Māoriland Film Festival — planning under way for Easter 2016

Mohawk  lmmaker Zoe Hopkins her son Julian and Sami Filmmaker Per Josef both attendees at MFF 2015 are reunited with Libby and Tainui at imagineNATIVE
Mohawk lmmaker Zoe Hopkins her son Julian and Sami Filmmaker Per Josef both attendees at MFF 2015 are reunited with Libby and Tainui at imagineNATIVE

In the nine months since the last Māoriland Film Festival the team have been working away on plans for next year’s event which will be held during Easter 2016.

In June Festival Director Libby Hakaraia, was flown to Canada as part of a global circle of indigenous film festivals to participate in discussions on the advancement of indigenous films.

According to the United Nations there are more than 370 million people worldwide who identify as indigenous.

“This indigenous film festival network is about creating exhibition and distribution opportunities for films and filmmakers” said Libby. “It’s about sharing cultures, knowledge and understanding through film. I’ve seen the positive effect indigenous films have had on our own community over the past two Māoriland Film Festivals and so strengthening our indigenous ties will enable more films to be shown and more films being made. It’s a win win for Māoriland film audiences.”

F_R_MR15_MaoriFilmFestival_2015Further meetings were held during the ImagineNATIVE film festival in Toronto in October where Māoriland co-presented the Maori language action film “The Dead Lands” alongside Libby’s husband Tainui Stephens who was one of the producers. They also took the opportunity to launch MFF’s submission process for the first time at this festival.

“We’ve had filmmakers from around the world asking us whether we would screen their films, so it was great this time be to able to ask them to submit online. Some of these films are multi award winning, so it was humbling to be asked by the filmmakers to consider them. Basically people have heard about what a great time other filmmakers have had at Māoriland and they all want to come!”

Feature and short films from Sami nations of Finland, Sweden and Denmark, the South American and Central American countries as well as Canada, the United States, Australia and the Pacific will be screened at Māoriland 2016. “We saw some incredible films in Toronto and we also know of some exciting Maori films that will be finished in time for MFF 2016.” said Libby.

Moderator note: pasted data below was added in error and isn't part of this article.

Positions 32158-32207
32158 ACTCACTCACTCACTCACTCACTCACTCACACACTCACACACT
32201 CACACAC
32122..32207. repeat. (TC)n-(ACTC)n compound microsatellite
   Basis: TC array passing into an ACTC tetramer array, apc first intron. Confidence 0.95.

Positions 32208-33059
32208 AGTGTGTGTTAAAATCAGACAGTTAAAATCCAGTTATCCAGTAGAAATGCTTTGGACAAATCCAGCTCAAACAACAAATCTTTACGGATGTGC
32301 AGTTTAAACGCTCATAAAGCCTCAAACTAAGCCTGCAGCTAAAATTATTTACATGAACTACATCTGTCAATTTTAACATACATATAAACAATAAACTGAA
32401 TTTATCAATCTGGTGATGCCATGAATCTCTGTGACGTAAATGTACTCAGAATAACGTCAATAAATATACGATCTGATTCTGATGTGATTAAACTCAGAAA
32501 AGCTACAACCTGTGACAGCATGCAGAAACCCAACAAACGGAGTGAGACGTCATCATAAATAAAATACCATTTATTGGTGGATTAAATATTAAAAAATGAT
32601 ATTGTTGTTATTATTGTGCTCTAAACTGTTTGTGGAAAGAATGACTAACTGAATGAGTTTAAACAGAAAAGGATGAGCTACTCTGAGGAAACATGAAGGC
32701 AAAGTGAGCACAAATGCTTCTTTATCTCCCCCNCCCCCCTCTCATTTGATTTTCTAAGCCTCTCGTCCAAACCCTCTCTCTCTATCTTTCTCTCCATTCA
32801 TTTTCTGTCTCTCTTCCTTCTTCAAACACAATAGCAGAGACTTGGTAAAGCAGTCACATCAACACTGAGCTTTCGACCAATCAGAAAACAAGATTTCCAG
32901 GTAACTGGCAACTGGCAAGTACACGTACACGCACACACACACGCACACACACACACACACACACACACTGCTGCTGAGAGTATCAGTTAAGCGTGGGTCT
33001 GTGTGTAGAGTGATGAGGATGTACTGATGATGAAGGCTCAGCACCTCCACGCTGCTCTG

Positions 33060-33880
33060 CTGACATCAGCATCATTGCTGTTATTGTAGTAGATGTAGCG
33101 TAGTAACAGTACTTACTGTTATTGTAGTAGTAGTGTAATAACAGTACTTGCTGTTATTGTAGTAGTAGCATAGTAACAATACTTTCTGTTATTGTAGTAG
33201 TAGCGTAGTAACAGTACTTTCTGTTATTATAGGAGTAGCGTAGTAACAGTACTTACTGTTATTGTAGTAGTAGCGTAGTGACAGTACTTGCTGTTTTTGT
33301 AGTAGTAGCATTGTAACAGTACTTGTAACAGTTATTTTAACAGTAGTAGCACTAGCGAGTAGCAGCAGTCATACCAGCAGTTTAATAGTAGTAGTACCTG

Filmmakers from around Aotearoa and the world will be in Ōtaki for a week to show their films and meet audiences.

“It’s also a time for them to unwind and replenish in this stunning environment that we call home” said Tainui Stephens. “We know we have a great deal to offer people at our festival and one of the most important elements is our manaakitanga – our ability to host people. That’s the buzz we heard in Canada when people talked about Māoriland.”

Māoriland is also helping to create films and will have two different screenings of films made especially for next year’s festival. These will be the E Tu Whanau Nationwide Rangatahi Filmmaking Challenge for those under 25 and the MāorilandFilm Slam, an event that for the first time will challenge selected experienced filmmakers from around the world to collaborate and make a film in 72 hours.

With so much going on Ōtaki will be THE place to be during Easter 2016. MFF will run from 23rd-27th March with tickets going on sale in early January through the iTicket website www.iticket.co.nz

In the meantime you can keep up with whats happening through the website www.maorilandfilm.co.nz and via the Māoriland facebook page.